|Publication number||US4093102 A|
|Application number||US 05/500,706|
|Publication date||Jun 6, 1978|
|Filing date||Aug 26, 1974|
|Priority date||Aug 26, 1974|
|Publication number||05500706, 500706, US 4093102 A, US 4093102A, US-A-4093102, US4093102 A, US4093102A|
|Inventors||John L. Kraska|
|Original Assignee||National Can Corporation|
|Export Citation||BiBTeX, EndNote, RefMan|
|Patent Citations (9), Referenced by (119), Classifications (6), Legal Events (1)|
|External Links: USPTO, USPTO Assignment, Espacenet|
The present invention relates to container end panels, particularly of the type that are used for the packaging of products under high pressure, such as beer and/or carbonated beverages. In recent years, many foods and beverages, particularly carbonated beverages and beer, have commonly been packaged in metal containers formed of either aluminum or steel.
In the manufacture of such containers for packaging foods and beverages, it is essential that the containers be formed of a minimum thickness of metal so that the container can be marketed at a competitive price. The cost of the container is extremely important since, for many products, the cost of the container approaches or exceeds the cost of the product being packaged therein. As such, any reduction in cost of manufacturing containers is extremely desirable.
Furthermore, because of the large market for metal containers, particularly those formed of aluminum, a very small savings in the amount of material for a single can will produce a substantial difference in price in considering a normal order from a packager, which may include hundreds of thousands of containers. Thus, if the container manufacturer can reduce the thickness of the metal utilized in forming the container by even one-thousandths of an inch, the cost savings can be substantial.
In more recent years, many beverages have been packaged in what is commonly referred to as a two-piece container. In this container, the bottom wall and side wall of the container are formed as an integral unit by drawing and ironing or extruding a flat blank to produce a container open at one end. The open end of the container then has an end panel secured thereto by a conventional seaming process.
These types of containers must be capable of withstanding pressures on the order of 90 p.s.i. minimum without having any portion of the container buckle.
Various proposals have been made for increasing the resistance to buckling of an end panel by particular configurations of the end panel. One example of such configuration is disclosed in U.S. Pat. No. 3,417,898, issued Dec. 24, 1968.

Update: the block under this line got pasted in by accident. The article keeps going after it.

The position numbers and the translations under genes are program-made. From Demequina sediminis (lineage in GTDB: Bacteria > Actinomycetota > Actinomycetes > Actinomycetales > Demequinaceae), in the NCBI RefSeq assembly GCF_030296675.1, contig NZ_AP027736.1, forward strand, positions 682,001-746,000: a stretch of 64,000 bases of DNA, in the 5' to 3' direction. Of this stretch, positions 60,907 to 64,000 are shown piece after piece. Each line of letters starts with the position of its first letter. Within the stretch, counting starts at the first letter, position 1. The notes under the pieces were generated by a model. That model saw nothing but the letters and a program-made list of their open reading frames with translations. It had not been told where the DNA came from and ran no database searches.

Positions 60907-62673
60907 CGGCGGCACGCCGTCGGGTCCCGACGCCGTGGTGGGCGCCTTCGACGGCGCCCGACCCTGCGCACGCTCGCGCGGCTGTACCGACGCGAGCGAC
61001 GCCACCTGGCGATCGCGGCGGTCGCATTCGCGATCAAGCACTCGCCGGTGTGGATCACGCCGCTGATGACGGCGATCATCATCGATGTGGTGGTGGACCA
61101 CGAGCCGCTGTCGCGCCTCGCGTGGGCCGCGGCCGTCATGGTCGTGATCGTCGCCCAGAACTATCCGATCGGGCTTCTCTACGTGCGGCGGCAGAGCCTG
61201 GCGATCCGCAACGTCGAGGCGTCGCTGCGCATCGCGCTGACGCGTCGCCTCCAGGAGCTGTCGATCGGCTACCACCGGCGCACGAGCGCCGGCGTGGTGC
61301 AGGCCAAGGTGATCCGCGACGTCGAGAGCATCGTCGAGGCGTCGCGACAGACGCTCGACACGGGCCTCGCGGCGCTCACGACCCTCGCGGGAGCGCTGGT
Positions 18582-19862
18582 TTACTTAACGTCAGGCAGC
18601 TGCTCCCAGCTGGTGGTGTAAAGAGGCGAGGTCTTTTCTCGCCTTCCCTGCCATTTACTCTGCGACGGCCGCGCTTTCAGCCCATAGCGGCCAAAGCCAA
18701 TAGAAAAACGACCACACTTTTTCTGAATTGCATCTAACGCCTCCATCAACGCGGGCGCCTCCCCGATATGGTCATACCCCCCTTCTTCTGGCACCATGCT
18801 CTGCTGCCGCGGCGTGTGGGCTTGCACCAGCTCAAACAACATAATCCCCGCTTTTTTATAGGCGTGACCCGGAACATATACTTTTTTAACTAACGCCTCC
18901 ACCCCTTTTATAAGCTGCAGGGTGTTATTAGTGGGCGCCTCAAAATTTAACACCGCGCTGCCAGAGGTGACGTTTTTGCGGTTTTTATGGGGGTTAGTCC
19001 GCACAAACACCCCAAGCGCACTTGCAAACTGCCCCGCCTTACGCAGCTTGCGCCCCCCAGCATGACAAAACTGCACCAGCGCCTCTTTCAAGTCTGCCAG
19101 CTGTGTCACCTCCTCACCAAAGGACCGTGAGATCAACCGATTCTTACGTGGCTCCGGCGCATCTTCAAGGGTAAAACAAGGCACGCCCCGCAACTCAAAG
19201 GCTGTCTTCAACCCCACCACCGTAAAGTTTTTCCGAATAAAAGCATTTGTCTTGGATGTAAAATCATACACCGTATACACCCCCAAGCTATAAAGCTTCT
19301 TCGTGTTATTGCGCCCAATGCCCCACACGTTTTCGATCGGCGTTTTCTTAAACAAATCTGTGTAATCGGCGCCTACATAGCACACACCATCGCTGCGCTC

Since even a small reduction in metal thickness for either the container end panel or the container body can result in significant savings, container manufacturers are constantly striving for reducing the amount of metal required for producing the container, without sacrificing any of the characteristics, such as reduced buckling pressure.
According to the present invention, a container end panel is specifically configured so as to be capable of withstanding pressures on the order of 90 p.s.i. minimum while still reducing the metal thickness of the end panel by substantially more than 10%. This is accomplished by particularly configuring the peripheral portion of the end panel adjacent the curl or flange which is utilized for seaming the end panel to the container body.
More specifically, the end panel of the present invention consists of a central flat portion having a peripheral bead integrally joined around the periphery thereof and this bead is in turn connected to an inwardly directed bead or countersink by a flat wall portion. The periphery of the outwardly directed bead is connected to the curl or flange on the periphery of the end panel by second and third flat wall portions. The first and third wall portions define small acute angles with respect to a plane that extends perpendicular to the flat central panel portion while the second flat wall portion defines an angle of less than 4° with respect to the vertical plane.